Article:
As predicted in the forecast, day two was wet and windy! We had decided the night prior not to move camps, but rather wait for the storm to pass and drink lots of warm drinks. Weather was something I took for granted in the week prior (most low NW winds and clear skies), but already they were dictating the pace of this week. The winds were especially strong after lunch so we all settled into our tents for a free hours. Once we emerged in the evening, things had calmed and we were able to start a beach fire and watch a lone humpback whale then a small pod of orca swim past our site.

By day three, the winds had calmed significantly and we set about making-up some ground by 12Nm to the abandoned mining town of Jedway. Our morning break beach and lunch site were both challenging landings so we went one-by-one and took care not to loose any kayaks in the surf. A humpback whale (perhaps the same individual from the day prior) visited us during our break! We also had an injured baby deer join us on our lunch beach. It appeared to have tumbled down an embankment and become separated from it’s mother on the beach – heartbreaking. After arriving at Jedway, the sun poked it’s head out from the clouds and a few guests and I went fishing (unsuccessfully) nearby while Kelly prepared dinner.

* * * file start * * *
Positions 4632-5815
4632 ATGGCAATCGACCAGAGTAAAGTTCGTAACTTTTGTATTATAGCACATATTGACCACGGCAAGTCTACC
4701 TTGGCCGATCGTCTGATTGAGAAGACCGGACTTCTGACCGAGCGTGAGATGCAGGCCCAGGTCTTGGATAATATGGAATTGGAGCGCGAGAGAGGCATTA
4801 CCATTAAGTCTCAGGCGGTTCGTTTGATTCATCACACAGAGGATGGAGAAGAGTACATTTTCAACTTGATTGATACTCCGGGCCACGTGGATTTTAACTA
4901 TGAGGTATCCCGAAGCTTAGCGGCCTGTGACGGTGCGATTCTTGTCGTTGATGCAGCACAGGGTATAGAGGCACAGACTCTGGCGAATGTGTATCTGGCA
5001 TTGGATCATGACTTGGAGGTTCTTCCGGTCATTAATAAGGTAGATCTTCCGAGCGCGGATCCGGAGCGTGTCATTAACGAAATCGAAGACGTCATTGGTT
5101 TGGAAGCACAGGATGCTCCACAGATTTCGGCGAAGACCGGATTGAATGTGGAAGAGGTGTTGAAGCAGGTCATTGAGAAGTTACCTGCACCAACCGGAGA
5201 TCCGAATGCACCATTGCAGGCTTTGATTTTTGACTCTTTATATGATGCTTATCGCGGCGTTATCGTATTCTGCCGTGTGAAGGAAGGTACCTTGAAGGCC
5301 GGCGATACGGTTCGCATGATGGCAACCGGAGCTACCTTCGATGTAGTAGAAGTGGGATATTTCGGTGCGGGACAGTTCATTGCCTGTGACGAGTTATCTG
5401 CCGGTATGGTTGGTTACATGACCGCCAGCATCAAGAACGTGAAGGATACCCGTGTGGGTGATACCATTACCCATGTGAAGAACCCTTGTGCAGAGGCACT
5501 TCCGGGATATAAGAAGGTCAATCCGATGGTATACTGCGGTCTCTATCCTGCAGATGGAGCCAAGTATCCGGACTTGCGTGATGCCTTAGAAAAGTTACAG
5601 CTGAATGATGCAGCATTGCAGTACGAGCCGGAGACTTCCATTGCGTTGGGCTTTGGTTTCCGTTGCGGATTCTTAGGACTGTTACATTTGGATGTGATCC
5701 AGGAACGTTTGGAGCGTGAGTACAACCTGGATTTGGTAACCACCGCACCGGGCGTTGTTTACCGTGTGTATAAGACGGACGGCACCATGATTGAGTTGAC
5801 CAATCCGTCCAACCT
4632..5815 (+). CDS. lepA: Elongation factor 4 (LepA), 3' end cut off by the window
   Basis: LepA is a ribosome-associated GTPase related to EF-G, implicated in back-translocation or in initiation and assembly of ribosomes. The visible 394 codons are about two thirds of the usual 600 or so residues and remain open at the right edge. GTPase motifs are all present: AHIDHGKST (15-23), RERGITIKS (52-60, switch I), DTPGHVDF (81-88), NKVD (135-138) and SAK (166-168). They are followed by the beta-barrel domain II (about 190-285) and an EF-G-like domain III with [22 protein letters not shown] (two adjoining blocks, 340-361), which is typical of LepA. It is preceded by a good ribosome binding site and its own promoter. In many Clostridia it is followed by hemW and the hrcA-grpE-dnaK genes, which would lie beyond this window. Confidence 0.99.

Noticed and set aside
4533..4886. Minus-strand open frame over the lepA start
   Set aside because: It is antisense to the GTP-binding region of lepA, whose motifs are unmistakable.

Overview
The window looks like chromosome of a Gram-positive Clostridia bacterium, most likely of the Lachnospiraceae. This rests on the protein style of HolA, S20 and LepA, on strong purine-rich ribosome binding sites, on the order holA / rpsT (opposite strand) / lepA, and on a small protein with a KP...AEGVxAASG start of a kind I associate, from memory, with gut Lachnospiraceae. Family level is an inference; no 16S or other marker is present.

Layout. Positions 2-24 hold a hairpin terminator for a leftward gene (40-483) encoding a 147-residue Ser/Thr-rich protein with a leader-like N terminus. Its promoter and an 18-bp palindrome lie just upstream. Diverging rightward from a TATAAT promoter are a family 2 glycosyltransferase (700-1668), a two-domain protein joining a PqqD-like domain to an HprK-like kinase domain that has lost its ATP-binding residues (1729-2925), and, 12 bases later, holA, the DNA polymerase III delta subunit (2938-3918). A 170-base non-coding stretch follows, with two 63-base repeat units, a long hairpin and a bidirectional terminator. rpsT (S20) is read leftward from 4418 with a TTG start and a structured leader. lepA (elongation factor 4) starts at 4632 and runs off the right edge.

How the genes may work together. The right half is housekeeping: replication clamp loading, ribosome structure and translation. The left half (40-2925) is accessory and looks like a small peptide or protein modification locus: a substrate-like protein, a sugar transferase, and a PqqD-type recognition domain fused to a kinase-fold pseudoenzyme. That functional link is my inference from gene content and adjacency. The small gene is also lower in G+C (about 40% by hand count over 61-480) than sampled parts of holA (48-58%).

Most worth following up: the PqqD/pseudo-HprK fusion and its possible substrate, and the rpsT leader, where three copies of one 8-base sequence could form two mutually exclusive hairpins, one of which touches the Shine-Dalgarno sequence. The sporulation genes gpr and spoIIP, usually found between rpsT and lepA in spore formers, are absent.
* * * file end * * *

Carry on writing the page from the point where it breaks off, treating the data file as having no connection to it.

Our lunch spot on day three. A steep beach at the bottom of a dramatic cliff.

Day four saw us paddling North from Jedway through Barnaby Narrows and up to Section Cove, a distance of 11Nm! This day was windy in the morning, against the current in the afternoon, and cold all day. We had a lunch fire to warn ourselves and ate under the branches of the most spectacular Sitka spruce tree I’ve seen in a long time. I was so fond of the tree that I accidentally walked into a branch while looking down and gave myself a small black eye… oops.

It was also on this day that one of the guests began to feel ill and we realized that we had accidentally returned the first aid kit which contained the COVID tests with the previous group (we still had 2 full FAKs, so no shortage of other supplies). This posed an interesting situation as we couldn’t discount it as a diagnosis, so the guest masked-up, and we all doubled-down on hand washing and distancing. In reality, any contagious illness is treated with this care in the backcountry as it could be a trip-enter for the entire group if it spreads.

Day five was a race against the weather! The winds were forecast as Southerly 10-15 knots in the morning, becoming 20-30 knots in the afternoon (vague timing, I know…) so we needed to reach our destination before the ‘afternoon’. In that effort, we left Section Cove at 9:15 and paddled diligently Northward to a protected beach behind Marco Island, a distance of 10Nm. We arrived at 13:30! Around 16:00 Grace swung into our breach to deliver the missing med kit (with COVID tests) and some tea – what a game changer to have friends with boats. The test turned-out to be positive, and the guest’s partner had also begun to feel ill, so they both masked and kept their distance from the group.